Wednesday, September 5, 2012

Win it: 'Rittenhouse Square Rebels' by Philly author Lorie Maher

Reviewed: "Rittenhouse Square Rebels," by Lorie Maher (Abbott Press, 2012, $17.99, 240 pp.)

Philadelphia teacher and author Lorie Maher recently published her debut novel, "Rittenhouse Square Rebels," which she calls a "fairytale for adults and young adults alike." Below is a review published by Joe Infantino, an intern with some of The Mercury's sister papers, The Delaware County News Network, on August 29. Click here to see that article on the Delaware county News Network site.

I'm republishing the article here because Maher has graciously provided to me a review copy of her book that I'd like to pass along to a reader.

To win it, email me with your mailing address at
Upper Darby High School graduate
writes her first novel

By Joe Infantino
News Intern

The desires to fit in and to find love are two aspirations not unknown to Lorie Maher, first-time author of “Rittenhouse Square Rebels.”

The novel, which Maher spent nearly four years writing, stars a young and troubled eighth-grade girl, Christina Jackman. Her father, a stereotypical capitalist and local advertising guru raises her with the help of a cruel and impatient housekeeper, whom together, stunt her childhood, so much so, she is repeatedly kicked out of school. Alone in the world and in a quest to find her mother, Jackman learns about falling in love and rebelling against the status quo.

Maher grew up in Drexel Hill and is a graduate of Upper Darby High School. Her mother, who once owned a children’s clothes store in the Pilgrim Garden Shopping Center in Drexel Hill, was Maher’s greatest inspiration as a child. Today, Maher teaches English to seventh and eighth-grade students at Kirkbride Elementary School in Philadelphia.

Over the years, Maher has written short unpublished pieces, shown only to her family, some friends and childhood classmates. Through reading, she grew to love writing and pursued creative fiction writing at the University of Pittsburgh. Maher said she was drawn to fiction because of the freedom to create characters and enthralling stories.

The narrator, loosely based off of Maher as a child, shares a love for animals with Maher’s younger self. Her familiarity with Rittenhouse Square Park in her hometown, Philadelphia, sets the stage for what Maher calls a “funny spoof” of one social class pinned against the other. On one side of the park are the fancy dogs that walk there everyday and on the other side sit the ordinary dogs.

Although characters in the novel were based off of Maher’s former classmates, she spun their specific traits into unique characters, unrecognizable to the untrained eye.

“I doubt it would be that clear because they are fictional,” she said referring to her characters. “I used specific personalities that I have encountered in my life but then I changed things enough so that they would be entirely different people.”

In a race against the clock, the narrator has only her summer vacation to find her mother and to learn what is not taught in school: love and rebellion. One day she spots a curiously intriguing man in the Rittenhouse Square Park. She imagines many scenarios with him, but before she can muster the courage to act, summer ends and it is too late to do anything about it.

“A lot of people look back on things and think ‘why didn’t it happen like this?’ “ Maher said. “In my story, time becomes a dark shadow on Christina Jackman.”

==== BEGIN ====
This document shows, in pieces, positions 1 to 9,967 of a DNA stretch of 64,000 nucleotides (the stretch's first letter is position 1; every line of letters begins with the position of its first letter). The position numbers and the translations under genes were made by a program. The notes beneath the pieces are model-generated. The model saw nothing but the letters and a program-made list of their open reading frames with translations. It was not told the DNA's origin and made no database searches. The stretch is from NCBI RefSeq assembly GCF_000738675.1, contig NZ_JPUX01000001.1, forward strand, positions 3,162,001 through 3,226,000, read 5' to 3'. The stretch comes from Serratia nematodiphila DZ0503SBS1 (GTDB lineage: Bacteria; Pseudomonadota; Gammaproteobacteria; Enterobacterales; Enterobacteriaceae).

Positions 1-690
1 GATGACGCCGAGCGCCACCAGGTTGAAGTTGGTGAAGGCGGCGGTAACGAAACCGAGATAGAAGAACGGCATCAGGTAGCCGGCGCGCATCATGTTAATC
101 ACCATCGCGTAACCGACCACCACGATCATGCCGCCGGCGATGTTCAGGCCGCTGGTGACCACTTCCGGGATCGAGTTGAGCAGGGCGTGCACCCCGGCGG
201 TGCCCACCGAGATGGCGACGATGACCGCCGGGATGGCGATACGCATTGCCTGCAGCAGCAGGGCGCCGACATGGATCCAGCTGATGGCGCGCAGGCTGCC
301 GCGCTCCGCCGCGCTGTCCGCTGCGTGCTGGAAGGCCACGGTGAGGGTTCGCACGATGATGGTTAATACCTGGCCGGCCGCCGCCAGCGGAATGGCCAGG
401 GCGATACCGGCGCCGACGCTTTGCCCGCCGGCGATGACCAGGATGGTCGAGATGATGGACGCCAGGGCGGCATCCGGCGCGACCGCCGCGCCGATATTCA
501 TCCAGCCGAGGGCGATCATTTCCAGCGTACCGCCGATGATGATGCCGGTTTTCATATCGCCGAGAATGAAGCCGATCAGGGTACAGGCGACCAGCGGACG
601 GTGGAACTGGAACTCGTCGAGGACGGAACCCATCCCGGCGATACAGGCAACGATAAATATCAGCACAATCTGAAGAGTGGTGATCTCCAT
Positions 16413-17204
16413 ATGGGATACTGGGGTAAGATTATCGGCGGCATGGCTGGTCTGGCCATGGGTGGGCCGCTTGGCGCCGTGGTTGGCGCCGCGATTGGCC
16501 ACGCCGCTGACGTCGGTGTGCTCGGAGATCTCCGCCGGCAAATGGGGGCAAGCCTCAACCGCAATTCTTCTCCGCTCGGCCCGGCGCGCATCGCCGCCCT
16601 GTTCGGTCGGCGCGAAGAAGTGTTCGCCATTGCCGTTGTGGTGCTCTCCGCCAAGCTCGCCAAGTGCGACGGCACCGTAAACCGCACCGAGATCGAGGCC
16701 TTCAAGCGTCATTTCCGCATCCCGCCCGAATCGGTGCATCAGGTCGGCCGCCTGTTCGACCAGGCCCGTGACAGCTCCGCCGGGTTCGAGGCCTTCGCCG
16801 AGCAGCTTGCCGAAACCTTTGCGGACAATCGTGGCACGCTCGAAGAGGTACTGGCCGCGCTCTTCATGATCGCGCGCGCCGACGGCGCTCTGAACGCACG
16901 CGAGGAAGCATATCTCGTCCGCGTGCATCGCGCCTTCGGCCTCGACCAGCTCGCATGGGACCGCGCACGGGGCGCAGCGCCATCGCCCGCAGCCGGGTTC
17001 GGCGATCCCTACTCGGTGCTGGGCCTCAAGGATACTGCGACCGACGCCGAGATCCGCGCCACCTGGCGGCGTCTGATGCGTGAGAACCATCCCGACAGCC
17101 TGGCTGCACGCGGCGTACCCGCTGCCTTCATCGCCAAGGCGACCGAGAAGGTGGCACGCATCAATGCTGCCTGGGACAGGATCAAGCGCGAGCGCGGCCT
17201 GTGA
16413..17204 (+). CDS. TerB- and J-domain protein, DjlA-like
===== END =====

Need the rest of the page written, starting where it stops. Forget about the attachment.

Capitalism is another theme in the novel, but rather than using her writing to take a stance on the issue, Maher simply wanted to remind readers of the omnipresence of greed.

“I wanted to paint an entertaining, vivid portrait of people’s lives in my novel,” Maher said. “Christina Jackman’s uncle and father are ‘off the wall’ money hungry and narcissistic and some might think they’re fools, but I definitely wanted to affect readers’ emotions so that they have their own opinions about these people.”

At the end of each journey is a reward and while the book is newly on the market, Maher hopes to gain a strong readership and ultimately wants critiques so she can improve her writing. Maher recently received a good luck e-mail from Danielle Steel, an author that she followed as a student and someone that she frequently found herself looking up to.

“I feel like my life has change because I have gotten involved with going to these writers events,” Maher said. “It’s been great being able to meet other writers and to learn from them.”

Book summary (from the author):

Christina Jackman was a spoiled, rich girl who lives in the richest part of Philadelphia, Rittenhouse Square. Because of her family, no one likes her at school. In fact, Christina gets into a lot of trouble at school-so much that she has been repeatedly kicked out! Now she's finally about to finish eighth grade.

She lives with her father - a local king of advertising - and a housekeeper, Ingrid Zeimer. Mrs. Zeimer is terrible; cruel, mean, and impatient. Christina's Uncle Harry was no better. She suspects he didn't even like her-which is okay, since she doesn't like him either. Christina is all alone in the world with no one to turn to and no one to love-until one day when she begins to ask questions about her mother.

What happened to her mother? Why did her mother leave her father? Where is her mother now? Christina's father doesn't respond so Christina decides to seek top-secret information herself. With the help of her detective friend, Brian Parks, Christina sets out to find her long-lost mom. Along the way, she learns about falling in love, and risking everything to be a rebel!

Download/purchase the e-book of "Rittenhouse Square Rebels" here

About the author:

Maher grew up in Drexel Hill and attended Upper Darby High School. She resides in Philadelphia.

No comments: